‘Latin America Has Great Potential’: Expo Brings Global Tire Industry to Panama

Sept. 12, 2016

Tire World of North Carolina LLC is looking to expand its wholesale used tire business. Mick Smith and Martin Gabalda already sell bundles of hundreds of tires in North Carolina, Virginia and Tennessee. It’s only natural their next market would be — Latin America.

Actually, it’s not an entirely new world for Tire World. The Greensboro, N.C.-based company used to ship used truck tires to dealers in the region, but low-cost imports interrupted those sales. It’s hard to sell used tires, even if they’re from top-tier manufacturers, when new low tier tires cost less, the men said. But they see a new market, so the company is trying Latin America again, and Smith and Gabalda set up a booth at the seventh Latin American & Caribbean Tyre Expo in Panama City to meet potential customers.

“They’re looking for light truck tires here, 16-, 17- and 18-inches,” Gabalda said as he and Smith greeted visitors to their booth.

They’re certainly not the only ones testing the market. “We might as well get down here,” said Mike Levenda, a sales manager for Alligator North America Inc. He and Blendi Bega were showing the company’s lineup of tire valves and tire pressure monitoring systems (TPMS). And they were a bit surprised by all the interest in TPMS for trucks.

  1. Krishnaram, CEO of Emrald Resilient Tyre Manufacturers Pvt. Ltd. in India, returned to the show for the first time in five years. The industrial tire company has sales offices in Belgium and Dubai, and wants to expand to the U.S. as well as Latin America. Krishnaram said he’d like to open offices in Atlanta, Ga., as well as either Panama or Peru. Among Emrald tires’ applications are at sea ports and on airplanes, he said.

“Latin America has great potential. Latin America needs a quality supplier. They’ve been infested with cheap products.”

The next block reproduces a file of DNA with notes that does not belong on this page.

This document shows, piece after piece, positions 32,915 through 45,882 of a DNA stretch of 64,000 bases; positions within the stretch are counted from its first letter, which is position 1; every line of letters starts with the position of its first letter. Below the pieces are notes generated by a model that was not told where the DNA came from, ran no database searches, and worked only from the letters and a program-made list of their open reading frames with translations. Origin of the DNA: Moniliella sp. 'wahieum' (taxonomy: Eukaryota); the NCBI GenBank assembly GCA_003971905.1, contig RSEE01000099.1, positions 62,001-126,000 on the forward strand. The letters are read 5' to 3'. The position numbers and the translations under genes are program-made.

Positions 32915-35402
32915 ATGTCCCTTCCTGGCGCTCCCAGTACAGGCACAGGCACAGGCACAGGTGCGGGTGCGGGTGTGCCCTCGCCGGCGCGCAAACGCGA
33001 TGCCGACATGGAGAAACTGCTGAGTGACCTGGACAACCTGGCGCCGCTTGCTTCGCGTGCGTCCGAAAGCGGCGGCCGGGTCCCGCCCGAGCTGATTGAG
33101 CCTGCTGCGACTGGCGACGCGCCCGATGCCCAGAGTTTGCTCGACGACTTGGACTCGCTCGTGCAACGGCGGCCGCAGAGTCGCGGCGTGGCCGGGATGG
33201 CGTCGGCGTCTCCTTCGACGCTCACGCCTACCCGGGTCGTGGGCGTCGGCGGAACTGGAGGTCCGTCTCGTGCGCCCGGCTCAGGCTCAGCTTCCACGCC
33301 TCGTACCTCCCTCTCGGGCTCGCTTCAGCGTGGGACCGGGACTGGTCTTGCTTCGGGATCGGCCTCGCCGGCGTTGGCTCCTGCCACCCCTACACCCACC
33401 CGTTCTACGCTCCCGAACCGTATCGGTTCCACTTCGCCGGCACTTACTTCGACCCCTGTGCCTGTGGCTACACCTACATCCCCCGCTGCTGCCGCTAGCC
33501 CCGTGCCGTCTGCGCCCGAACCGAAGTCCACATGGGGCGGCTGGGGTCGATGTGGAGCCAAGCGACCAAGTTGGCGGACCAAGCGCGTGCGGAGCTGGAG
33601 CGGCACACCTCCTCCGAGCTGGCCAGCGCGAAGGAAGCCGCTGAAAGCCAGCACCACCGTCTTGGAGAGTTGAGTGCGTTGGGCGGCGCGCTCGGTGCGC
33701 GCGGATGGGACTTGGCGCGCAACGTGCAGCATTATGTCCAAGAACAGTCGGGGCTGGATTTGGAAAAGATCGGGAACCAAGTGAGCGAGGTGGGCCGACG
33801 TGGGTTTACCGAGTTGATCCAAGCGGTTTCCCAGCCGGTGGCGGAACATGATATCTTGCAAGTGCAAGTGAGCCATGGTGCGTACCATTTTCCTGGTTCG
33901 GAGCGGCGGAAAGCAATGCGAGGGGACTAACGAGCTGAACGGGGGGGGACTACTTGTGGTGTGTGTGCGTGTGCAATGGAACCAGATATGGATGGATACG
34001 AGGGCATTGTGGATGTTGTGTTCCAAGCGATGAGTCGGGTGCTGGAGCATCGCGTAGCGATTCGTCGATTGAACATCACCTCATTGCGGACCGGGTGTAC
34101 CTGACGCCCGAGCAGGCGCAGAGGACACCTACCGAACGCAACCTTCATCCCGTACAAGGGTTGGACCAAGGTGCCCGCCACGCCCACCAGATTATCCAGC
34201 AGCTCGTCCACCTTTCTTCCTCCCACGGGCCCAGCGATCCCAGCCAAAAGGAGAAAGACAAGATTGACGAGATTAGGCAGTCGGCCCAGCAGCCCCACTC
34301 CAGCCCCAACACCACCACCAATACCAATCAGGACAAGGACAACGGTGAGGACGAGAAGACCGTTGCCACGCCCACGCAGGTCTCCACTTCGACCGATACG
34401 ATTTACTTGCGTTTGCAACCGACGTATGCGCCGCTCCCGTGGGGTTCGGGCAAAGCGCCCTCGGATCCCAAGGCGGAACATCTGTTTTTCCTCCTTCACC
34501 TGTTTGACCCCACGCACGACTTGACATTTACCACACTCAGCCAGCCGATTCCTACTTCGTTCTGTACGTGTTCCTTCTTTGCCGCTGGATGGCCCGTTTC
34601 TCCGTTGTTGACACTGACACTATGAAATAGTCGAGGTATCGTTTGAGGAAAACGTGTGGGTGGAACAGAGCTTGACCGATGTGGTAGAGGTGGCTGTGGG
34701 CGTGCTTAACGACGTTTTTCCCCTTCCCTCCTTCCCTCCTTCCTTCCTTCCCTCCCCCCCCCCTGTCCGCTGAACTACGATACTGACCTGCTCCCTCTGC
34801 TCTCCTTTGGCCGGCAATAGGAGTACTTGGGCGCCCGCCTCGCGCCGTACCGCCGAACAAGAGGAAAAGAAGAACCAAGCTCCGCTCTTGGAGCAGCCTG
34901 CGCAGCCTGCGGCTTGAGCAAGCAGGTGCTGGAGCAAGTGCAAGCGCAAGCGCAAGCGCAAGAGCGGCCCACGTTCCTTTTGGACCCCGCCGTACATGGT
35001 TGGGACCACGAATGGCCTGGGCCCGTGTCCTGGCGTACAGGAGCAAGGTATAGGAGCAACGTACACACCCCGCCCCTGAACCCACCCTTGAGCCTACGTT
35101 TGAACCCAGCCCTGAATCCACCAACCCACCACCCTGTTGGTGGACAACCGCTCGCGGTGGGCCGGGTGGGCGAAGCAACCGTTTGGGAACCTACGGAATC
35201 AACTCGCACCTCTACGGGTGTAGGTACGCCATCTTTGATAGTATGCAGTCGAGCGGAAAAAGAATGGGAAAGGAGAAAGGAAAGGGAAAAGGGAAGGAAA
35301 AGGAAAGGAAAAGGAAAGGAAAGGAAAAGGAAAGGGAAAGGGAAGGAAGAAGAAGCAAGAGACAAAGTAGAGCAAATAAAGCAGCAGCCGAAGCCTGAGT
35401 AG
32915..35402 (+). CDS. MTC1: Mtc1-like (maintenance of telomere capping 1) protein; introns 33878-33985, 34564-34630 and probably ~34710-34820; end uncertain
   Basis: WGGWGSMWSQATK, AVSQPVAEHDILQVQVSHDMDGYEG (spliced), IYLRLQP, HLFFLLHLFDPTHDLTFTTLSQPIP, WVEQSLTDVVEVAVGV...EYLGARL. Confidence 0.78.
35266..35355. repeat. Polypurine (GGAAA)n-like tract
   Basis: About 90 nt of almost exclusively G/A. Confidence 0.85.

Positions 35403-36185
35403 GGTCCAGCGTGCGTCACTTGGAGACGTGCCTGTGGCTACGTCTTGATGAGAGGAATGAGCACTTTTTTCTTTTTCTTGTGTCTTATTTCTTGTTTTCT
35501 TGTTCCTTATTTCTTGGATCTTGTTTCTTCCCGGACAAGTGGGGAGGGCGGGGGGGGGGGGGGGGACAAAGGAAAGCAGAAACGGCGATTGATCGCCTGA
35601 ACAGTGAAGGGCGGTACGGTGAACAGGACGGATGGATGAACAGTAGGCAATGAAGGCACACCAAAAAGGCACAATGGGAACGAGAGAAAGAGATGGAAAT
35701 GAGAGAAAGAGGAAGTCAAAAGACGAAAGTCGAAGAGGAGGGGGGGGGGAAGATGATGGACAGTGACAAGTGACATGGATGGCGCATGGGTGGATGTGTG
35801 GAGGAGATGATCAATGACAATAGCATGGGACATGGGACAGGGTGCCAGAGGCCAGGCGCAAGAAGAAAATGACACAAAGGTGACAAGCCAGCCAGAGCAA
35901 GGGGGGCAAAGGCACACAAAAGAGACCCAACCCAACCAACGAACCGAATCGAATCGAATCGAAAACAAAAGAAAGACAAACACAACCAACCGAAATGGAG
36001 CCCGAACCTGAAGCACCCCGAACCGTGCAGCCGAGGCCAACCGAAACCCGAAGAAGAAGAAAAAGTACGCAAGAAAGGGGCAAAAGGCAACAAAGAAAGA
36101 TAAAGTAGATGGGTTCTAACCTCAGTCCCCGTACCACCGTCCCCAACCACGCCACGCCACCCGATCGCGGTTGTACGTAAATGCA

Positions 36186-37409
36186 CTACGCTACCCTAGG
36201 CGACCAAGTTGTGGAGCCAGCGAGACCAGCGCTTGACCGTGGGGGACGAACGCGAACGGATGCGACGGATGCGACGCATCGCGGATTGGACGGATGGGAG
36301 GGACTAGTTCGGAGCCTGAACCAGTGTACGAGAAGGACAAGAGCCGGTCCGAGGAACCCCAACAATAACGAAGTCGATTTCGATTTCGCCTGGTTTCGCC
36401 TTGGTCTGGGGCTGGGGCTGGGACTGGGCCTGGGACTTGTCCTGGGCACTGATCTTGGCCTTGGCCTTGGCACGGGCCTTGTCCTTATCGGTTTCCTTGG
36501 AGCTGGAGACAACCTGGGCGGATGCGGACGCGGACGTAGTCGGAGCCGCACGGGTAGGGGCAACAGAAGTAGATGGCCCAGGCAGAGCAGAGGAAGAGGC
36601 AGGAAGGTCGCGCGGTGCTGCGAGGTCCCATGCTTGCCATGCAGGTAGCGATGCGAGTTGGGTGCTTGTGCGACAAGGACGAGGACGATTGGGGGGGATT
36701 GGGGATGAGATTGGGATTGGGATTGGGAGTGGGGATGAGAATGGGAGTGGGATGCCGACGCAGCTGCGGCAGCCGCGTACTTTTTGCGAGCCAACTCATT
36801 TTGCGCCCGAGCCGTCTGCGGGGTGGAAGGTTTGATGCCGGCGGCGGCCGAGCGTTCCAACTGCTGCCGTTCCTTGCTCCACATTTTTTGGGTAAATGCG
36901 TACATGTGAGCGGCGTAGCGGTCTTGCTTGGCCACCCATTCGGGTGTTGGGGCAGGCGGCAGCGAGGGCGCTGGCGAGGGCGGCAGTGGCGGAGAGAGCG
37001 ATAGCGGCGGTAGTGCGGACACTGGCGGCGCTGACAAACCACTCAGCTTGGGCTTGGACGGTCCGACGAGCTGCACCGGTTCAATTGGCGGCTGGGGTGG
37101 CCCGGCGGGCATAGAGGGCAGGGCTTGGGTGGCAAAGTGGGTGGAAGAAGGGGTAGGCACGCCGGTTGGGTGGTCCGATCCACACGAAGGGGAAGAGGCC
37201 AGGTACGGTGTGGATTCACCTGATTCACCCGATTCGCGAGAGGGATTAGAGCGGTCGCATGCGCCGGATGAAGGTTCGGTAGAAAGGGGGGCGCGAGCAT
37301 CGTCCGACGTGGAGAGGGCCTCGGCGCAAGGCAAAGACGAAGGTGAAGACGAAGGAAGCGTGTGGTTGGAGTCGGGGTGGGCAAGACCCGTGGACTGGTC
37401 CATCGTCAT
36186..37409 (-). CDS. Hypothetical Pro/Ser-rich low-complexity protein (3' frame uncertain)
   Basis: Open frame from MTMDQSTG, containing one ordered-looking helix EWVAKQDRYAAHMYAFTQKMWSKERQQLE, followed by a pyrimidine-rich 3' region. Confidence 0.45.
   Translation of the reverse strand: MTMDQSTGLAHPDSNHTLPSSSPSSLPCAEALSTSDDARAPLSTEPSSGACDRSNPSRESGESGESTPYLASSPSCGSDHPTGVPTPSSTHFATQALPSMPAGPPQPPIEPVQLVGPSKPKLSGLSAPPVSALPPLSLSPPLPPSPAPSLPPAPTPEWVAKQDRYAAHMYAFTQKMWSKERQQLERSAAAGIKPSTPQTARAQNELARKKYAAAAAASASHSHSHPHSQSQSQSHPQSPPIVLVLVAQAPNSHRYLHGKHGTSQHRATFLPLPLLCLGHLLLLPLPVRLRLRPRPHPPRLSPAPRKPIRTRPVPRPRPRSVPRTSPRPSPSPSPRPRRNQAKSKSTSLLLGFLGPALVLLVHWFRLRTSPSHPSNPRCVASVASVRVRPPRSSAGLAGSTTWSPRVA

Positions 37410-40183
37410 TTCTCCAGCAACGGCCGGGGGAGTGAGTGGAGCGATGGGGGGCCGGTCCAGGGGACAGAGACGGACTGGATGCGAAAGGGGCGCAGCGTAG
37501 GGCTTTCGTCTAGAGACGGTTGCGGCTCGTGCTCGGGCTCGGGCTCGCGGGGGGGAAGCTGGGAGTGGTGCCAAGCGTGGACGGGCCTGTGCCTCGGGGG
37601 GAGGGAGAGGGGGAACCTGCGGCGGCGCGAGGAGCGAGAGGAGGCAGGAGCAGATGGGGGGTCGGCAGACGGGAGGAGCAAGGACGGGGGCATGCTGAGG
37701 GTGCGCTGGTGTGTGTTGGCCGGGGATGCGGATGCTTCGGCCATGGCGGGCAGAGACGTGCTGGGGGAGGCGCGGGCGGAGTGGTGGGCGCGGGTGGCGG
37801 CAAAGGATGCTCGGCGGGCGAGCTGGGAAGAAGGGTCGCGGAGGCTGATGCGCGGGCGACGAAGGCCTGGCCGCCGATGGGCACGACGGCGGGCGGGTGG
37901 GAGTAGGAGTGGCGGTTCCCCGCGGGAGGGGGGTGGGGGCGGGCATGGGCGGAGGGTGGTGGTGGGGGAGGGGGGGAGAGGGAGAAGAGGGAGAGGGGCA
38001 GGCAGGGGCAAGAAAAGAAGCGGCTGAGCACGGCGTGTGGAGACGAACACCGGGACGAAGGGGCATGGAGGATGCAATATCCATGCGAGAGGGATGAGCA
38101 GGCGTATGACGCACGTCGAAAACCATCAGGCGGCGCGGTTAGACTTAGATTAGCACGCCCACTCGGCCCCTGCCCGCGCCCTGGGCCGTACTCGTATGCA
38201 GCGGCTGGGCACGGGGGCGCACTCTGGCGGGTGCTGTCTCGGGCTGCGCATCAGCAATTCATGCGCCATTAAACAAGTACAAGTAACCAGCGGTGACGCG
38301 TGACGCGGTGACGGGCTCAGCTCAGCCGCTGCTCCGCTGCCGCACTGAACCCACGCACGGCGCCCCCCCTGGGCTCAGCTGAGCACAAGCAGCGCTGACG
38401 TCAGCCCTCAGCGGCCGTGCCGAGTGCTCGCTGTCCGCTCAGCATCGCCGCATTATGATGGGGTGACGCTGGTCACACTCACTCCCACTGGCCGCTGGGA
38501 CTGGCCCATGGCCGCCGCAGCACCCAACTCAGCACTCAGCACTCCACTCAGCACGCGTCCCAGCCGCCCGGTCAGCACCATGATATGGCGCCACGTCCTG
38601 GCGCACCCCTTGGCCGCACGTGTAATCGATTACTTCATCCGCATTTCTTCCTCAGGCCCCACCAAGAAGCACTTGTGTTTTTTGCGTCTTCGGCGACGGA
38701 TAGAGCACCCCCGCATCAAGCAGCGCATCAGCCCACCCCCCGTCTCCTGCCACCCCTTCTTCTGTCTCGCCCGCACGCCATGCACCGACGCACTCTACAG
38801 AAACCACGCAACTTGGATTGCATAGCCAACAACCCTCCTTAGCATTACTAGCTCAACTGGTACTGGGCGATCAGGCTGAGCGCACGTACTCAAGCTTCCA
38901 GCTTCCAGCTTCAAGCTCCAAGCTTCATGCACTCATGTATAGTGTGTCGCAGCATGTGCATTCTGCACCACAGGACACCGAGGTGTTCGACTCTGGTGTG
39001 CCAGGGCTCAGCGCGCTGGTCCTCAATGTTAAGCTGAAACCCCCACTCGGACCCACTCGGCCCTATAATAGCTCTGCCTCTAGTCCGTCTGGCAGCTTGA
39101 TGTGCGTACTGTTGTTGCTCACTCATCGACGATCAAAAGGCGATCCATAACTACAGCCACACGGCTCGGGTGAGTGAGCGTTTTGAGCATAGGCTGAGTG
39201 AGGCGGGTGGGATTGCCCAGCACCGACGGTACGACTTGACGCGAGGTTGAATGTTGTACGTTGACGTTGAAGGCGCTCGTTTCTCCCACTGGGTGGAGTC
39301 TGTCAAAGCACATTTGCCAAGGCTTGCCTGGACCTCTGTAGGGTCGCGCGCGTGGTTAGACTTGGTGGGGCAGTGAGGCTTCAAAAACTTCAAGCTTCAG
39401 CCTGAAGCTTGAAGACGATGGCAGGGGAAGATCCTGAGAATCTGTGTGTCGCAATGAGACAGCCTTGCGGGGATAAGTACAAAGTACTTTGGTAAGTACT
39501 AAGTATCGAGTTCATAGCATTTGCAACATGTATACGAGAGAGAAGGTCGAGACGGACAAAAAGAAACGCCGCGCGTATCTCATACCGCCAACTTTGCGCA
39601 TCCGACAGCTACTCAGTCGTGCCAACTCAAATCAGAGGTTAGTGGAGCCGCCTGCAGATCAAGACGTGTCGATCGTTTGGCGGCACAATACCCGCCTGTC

He said dealers were asking different questions during the July 2016 show than they had previously. They used to ask about price first. This year, price wasn’t even part of the conversation. “I feel this market has great potential for a product like ours.”

Comments like those support the work Gus Lima has done to build this show over the past seven years. Lima is CEO of Latin Expo Group LLC. Committed to keeping this expo focused on tires, he hasn’t allowed auto parts suppliers to set up shop. Instead, he’s added a separate expo for them. The Latin Auto Parts Expo was held in the same convention center a month before the tire expo.

“Latin America is a good place to do business,” said Lima. “There’s a need. Everyone who walks through the door has been vetted as a tire dealer or a company that deals in tires, such as construction with a lot of equipment. We call them. We don’t just look at the internet. We have a team in Miami that does the vetting.

“A lot of people tell me ‘at SEMA there are 106,000 people.’ But how many are going to buy tires? Does anybody know? I know everybody that comes here, whether it’s 2,000 people, they came here to buy tires. We don’t give caps away.”

The International Trade Administration (ITA), part of the U.S. Department of Commerce, backs up Lima’s optimistic outlook for the region. The ITA is working to attract more U.S. businesses to export to Latin America. As part of its “Look South” initiative, the ITA has identified 27 sectors of industry that would be especially attractive to U.S. exporters. For the automotive parts and supplies sector, nine countries are identified as specific market targets: Chile, Colombia, Costa Rica, Dominican Republic, El Salvador, Guatemala, Honduras, Mexico and Panama.